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for the past 3yrs. i think thats about when i started going through menopause, i have no desire for sex just the thought of it makes me sick. i force my self to have sex with my husband even though i can't stand it. my question is will it get better?

By May 17, 2015 - 11:56am
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i used to have a very healthy sex life. i just cannot stand it any more. it is sometimes painful but even when it isn't i hate it. i really want it back. i have tried a lot of things. i am wondering if my medication has anything to do with it. i havn't had an orgasm in almost 4 yrs. is there any hope or is it over for me? i should add that with my chronic back pain it makes it difficult to do as well.

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HERWriter Guide

Hi woody6498

Thanks for your post. You're definitely not alone with this problem. 

Low estrogen levels responsible for other notorious menopausal symptoms like hot flashes and decreased sleep also contribute to altered arousal thresholds and overall interest in sex. During menopause, a woman may not respond to the same turn-ons or triggers that she had only years before, and all this is normal.

In addition to a baseline decrease in libido, other factors complicate the issue. Decreased estrogen also decreases blood supply to the vagina, creating a drier and potentially more irritated environment. Issues with bladder control and sleep disturbance can also interfere, as can depression and other stressors that may arise around the menopause.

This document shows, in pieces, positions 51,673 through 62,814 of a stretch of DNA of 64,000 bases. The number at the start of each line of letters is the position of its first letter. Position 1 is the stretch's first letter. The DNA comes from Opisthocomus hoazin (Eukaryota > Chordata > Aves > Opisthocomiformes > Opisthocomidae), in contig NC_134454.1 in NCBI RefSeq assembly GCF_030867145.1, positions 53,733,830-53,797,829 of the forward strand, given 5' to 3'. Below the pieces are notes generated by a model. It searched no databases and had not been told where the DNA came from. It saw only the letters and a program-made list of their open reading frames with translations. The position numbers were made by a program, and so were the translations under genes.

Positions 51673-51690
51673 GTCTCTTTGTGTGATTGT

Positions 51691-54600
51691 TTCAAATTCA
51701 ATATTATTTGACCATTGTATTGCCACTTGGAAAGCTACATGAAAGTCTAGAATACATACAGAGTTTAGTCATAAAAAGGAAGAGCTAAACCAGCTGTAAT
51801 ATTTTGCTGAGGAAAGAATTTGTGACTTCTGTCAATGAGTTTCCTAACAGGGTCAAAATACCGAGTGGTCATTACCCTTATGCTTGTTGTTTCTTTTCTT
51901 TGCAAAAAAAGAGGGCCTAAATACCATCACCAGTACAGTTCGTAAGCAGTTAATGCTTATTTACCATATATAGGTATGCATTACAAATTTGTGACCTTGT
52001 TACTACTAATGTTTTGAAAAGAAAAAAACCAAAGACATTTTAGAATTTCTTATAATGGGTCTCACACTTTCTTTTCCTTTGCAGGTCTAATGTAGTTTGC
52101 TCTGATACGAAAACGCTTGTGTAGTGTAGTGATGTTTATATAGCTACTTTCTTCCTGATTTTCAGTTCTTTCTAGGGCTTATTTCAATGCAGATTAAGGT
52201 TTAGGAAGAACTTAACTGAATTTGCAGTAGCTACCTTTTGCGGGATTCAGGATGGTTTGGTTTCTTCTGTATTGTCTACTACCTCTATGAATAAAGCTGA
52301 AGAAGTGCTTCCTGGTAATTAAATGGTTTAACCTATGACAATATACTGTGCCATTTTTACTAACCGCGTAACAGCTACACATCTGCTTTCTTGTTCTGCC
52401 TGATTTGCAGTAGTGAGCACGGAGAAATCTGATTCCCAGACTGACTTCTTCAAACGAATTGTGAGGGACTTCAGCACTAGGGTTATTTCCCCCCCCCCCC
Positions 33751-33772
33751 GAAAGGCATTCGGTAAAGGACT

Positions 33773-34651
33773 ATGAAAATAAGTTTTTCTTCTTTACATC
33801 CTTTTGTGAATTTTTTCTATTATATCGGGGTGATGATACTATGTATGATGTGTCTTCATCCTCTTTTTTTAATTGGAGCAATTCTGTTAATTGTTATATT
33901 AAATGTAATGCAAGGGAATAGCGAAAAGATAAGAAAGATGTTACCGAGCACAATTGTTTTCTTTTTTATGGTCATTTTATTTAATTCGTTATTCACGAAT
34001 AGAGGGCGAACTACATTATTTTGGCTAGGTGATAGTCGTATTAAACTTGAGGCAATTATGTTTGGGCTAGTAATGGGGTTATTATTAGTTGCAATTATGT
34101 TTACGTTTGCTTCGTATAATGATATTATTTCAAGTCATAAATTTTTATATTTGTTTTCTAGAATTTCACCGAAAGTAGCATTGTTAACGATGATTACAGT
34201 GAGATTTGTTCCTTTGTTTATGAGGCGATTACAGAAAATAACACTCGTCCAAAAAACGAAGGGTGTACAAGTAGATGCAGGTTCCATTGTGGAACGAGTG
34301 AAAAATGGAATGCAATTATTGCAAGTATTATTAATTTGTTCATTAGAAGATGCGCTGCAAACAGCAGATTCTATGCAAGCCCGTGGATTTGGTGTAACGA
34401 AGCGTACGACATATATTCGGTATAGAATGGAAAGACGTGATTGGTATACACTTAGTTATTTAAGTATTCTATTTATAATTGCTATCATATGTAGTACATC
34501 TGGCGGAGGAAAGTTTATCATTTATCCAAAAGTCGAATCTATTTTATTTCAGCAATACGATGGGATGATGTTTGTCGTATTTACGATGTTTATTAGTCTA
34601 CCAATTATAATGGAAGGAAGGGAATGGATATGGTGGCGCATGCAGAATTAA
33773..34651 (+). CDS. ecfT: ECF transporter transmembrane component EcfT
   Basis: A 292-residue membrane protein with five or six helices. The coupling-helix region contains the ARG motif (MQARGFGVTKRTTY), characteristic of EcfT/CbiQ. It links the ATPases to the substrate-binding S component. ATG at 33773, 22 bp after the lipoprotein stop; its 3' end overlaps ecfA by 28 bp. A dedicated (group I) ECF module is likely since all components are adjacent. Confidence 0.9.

The Cleveland Clinic suggests the following tips for improving sex drive. Water-soluble lubricants like Astroglide or K-Y Jelly can improve vaginal dryness, and distraction techniques to relax can decrease anxiety that may arise during this transitional period.

While the research to support using hormone replacement to increase sexual drive during menopause is a somewhat conflicting, some doctors do prescribe combined estrogen and progesterone pills for this purpose. Like with hormone replacement for other menopausal symptoms however, you should discuss the length of time using hormones and risks/benefits of use with your care provider first.

Another promising option includes couples sex therapy to improve intimacy and arousal. Professionals trained in treating sexual dysfunction commonly address issues with sexual arousal, orgasm achievement and painful intercourse to name a few. According to MayoClinic.com, this type of therapy can be very effective, even after just a few sessions (although the length of time recommended will vary by individual or couple).

Lastly, it's important to remember that intimacy involves a lot more than the act of sexual intercourse alone. As our bodies and sexual desires change over time, so should our creativity in thinking up new ways to express love with our partners.



May 18, 2015 - 5:09am
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